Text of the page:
You can now add climate to global supply chain disruptions
Lockdowns, stranded containers, and delayed ships have been the story since the pandemic triggered record consumer demand and overwhelming supply chains. Now, international sanctions and unforeseen events, over the past two years, including severe climate, have changed supply chain dynamics and made things worse. Much worse.
Also, the spread of e-commerce and online shopping, where consumers expect day-to-day delivery, has created a need for a broader and longer-term relationship between logistic companies and their customers.
Supply chain disruptions report
Global Fintech MODIFI recently released its Global Supply Chain Disruptions: H2 2022 Prediction Report.
External factors disrupting and transforming the supply chain industry include economic challenges caused by rising inflation, higher fuel prices, and international conflicts. Also, emerging technology now enables exporters and importers to match supply with demand patterns, and track modern purchasing habits and choices.
“The crisis in Ukraine and Russia, as well as other supply chain disruptions, such as COVID-19 lockdowns, staffing shortages, Chinese lockdowns, and labor unrest, have caused many businesses to look at more localized manufacturing and shorter supply chains. The accelerated transition is resulting in more companies increasing their investment in countries such as Vietnam, Thailand, and India,” said Brian Dowd, Modify Sales Director – North America.
Emerging technologies such as AI, predictive analysis, risk analysis, and monitoring, are now assisting companies with disruptions and external obstacles, allowing them to make instant decisions within their supply chains.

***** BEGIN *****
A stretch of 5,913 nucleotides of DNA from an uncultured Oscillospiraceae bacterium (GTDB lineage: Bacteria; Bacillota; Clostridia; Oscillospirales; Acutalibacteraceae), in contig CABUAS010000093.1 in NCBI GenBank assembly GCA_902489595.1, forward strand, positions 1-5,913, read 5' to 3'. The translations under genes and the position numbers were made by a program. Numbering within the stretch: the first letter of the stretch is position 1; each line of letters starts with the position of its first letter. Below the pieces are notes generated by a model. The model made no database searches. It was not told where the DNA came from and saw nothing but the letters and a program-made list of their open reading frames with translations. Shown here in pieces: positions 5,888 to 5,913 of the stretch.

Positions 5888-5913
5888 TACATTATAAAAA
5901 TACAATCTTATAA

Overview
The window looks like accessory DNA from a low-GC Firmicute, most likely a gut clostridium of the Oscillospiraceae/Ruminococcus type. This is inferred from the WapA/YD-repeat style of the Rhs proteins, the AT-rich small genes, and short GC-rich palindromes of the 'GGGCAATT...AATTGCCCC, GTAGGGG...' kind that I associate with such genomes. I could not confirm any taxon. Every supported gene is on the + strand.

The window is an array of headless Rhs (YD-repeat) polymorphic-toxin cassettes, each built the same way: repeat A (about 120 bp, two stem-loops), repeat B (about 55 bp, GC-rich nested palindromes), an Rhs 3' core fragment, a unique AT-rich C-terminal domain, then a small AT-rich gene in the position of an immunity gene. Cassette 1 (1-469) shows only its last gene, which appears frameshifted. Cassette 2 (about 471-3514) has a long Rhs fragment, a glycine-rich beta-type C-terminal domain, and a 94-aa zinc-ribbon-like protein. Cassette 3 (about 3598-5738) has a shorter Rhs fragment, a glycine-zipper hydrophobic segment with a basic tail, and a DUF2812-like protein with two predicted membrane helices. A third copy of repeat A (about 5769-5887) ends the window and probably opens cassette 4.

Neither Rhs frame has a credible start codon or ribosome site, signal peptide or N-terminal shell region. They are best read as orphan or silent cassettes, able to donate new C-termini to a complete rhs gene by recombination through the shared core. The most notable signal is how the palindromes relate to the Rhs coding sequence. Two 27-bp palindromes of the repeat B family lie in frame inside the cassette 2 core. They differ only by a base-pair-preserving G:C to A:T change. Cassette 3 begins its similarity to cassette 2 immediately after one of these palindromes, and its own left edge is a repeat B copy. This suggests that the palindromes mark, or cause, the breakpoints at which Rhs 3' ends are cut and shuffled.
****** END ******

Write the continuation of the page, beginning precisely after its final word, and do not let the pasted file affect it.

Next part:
Low water levels in the Danube are forcing leaders in eastern Europe to start dredging to keep barges moving. At the Rhine, connecting Switzerland and Germany, water has fallen below standard shipping levels, which makes it uneconomical for many vessels to set sails. This time it’s the drought, tomorrow it will be flooding as severe climate changes take hold.
Other water crossings are showing stress points like Argentina’s crop exports passing along the Parana river are seeing dwindling water levels over several years, disrupting the handling of soybeans, of which the country is the world’s third-largest exporter. 2021 flooding in Malaysia damaged Port Klang, restricting supplies of Taiwan-made advanced semiconductors, where packaging precedes global shipping.
All that is significant as nearly 80 percent of global trade is carried at some point by ships. One shipping vessel replaces the equivalent of about 100 to 150 trucks. If bigger ships can’t pass low-level areas, smaller ships will have to replace them, adding more emissions, and more of the same problems that caused climate change to start with.
Or the result is less cargo delivered. Total cargo volumes dropped about 60 percent at the peak of the 2018 drought, according to Mark van Koningsveld, professor of ports and waterways at the Delft University of Technology.
German chemicals group BASF is working to develop barges that can handle lower water levels, but the project is likely to hit limits of technical or cost feasibility, given how big the problem is.
For governments and companies, climate is yet another supply chain problem that won’t go away, and one that must be taken into serious consideration.